“After all, the bulk of the crop that goes to the GMB comes from small scale farmers.”
Zimbabwe’s national forecast dovetails with the 20th Southern Africa Regional Climate Outlook Forum (Sarcof) regional forecast which predicted that from October 2016 to March 2017, Sadc countries are likely to receive normal to abovenormal rainfall bringing relief to this region which relies heavily on rain-fed agriculture.
The bulk of Sadc is likely to receive normal to above-normal rainfall for most of the period October to December ( OND) 2016 and the January to March (JFM) 2017 while northernmost Democratic Republic of Congo (DRC) northern Angola, southernmost of Tanzania, northern Mozambique, the islands states of Seychelles and eastern-most Madagascar are more likely to receive normal to below-normal rainfall most of the season.
Sadc member States have declared this year’s El-Nino-induced drought a regional disaster, paving the way for donor agencies to assist in mobilising $2,8 billion required for food aid for millions of people facing hunger.
The drought has left up to 40 million people in need of food assistance across the region, according to the UN Food and Agriculture Organisation.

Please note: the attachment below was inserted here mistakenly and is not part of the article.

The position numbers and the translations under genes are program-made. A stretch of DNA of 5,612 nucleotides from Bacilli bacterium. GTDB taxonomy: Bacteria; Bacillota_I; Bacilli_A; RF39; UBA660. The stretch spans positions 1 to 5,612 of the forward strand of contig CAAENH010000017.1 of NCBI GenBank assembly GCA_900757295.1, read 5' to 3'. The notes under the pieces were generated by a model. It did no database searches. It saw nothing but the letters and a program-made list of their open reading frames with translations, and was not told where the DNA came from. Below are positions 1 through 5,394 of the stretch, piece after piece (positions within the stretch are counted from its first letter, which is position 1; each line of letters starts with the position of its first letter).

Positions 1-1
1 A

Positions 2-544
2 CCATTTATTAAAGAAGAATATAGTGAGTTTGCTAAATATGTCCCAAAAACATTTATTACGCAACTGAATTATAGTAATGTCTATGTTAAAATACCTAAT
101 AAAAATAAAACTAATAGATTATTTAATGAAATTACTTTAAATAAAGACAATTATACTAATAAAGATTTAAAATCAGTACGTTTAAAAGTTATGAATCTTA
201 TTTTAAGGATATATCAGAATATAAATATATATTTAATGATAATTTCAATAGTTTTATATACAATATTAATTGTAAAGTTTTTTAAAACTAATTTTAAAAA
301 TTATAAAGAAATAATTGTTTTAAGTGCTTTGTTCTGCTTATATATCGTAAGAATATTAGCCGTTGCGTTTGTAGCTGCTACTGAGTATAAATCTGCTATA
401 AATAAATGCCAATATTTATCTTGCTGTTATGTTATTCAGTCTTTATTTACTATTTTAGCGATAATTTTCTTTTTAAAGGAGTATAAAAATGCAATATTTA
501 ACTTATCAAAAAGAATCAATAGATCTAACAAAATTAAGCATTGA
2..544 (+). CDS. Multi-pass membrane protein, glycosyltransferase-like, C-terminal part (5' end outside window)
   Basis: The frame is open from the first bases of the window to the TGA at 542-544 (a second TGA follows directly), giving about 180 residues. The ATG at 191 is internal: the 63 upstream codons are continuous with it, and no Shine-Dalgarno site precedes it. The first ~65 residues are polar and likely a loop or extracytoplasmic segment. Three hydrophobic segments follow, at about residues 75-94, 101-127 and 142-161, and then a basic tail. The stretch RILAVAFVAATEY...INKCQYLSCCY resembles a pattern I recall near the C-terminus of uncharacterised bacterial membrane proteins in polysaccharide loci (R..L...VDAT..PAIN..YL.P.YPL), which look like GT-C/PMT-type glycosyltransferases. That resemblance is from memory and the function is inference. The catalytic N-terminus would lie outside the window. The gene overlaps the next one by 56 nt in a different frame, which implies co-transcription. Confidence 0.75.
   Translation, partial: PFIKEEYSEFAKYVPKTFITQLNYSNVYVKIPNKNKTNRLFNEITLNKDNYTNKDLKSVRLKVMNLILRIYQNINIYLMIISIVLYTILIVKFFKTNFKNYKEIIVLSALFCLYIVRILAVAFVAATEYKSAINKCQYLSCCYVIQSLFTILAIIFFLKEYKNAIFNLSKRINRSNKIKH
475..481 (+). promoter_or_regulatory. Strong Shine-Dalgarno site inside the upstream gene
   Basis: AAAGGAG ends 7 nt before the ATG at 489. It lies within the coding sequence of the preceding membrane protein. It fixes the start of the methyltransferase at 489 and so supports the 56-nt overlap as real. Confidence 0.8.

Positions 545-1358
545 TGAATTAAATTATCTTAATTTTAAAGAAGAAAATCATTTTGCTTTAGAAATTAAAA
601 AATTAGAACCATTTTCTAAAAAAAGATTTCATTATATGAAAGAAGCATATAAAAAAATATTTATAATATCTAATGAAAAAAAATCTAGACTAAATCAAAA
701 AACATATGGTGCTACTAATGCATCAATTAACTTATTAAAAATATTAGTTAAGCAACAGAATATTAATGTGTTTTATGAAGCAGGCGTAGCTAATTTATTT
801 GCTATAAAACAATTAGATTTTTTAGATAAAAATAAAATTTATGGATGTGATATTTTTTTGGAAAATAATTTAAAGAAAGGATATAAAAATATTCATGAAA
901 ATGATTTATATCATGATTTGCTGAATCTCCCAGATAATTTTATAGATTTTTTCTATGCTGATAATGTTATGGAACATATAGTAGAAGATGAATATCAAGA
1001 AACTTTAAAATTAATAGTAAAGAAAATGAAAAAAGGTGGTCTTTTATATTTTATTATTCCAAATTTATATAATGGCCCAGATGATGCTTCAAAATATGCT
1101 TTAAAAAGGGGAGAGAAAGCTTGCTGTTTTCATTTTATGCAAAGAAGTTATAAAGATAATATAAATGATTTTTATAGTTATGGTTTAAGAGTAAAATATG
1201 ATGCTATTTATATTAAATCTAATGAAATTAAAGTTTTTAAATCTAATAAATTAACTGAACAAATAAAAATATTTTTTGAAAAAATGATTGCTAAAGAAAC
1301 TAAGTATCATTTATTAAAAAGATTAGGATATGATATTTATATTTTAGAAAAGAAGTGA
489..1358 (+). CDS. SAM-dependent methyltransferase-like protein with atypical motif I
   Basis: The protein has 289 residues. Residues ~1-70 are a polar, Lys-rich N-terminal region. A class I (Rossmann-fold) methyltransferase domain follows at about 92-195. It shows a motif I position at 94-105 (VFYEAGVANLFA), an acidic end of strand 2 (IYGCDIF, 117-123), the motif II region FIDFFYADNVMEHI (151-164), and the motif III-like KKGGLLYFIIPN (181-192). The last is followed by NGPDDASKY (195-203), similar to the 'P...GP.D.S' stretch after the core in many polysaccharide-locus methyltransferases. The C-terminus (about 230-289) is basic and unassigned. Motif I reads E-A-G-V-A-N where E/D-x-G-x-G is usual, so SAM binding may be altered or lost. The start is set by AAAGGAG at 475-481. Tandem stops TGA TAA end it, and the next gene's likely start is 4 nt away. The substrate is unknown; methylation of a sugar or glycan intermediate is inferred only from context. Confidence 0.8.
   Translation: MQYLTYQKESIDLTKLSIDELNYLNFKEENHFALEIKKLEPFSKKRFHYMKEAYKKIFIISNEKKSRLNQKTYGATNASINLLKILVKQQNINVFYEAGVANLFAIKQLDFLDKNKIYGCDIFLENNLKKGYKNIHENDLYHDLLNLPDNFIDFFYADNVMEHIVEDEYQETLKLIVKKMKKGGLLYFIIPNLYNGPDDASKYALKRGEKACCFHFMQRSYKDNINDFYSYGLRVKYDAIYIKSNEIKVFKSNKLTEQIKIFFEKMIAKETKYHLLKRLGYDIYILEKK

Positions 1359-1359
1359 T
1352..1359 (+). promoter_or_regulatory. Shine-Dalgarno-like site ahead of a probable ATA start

Out of this, 23 million require immediate assistance.
Zimbabwe is one of the worst affected countries by the driest year in decades facing southern Africa — including Malawi, Zambia, Lesotho, Swaziland and South Africa.
The UN’s World Food Programme said about 16 million people in Southern Africa are facing hunger due to poor harvests in 2015, caused by El Nino weather conditions.
The impact of the drought that swept across the Sadc region in the past two years has been felt across all sectors including agriculture, food and nutrition security, tourism, energy, health, water and sanitation and education.
A majority of small-scale farmers are struggling to produce enough to feed their families owing to the drought that ravaged most parts of Zimbabwe.
Dam levels have dropped to their worst levels in decades while pasture and water scarcity has decimated 643 000 livestock with an estimated value of up to $1,9 billion.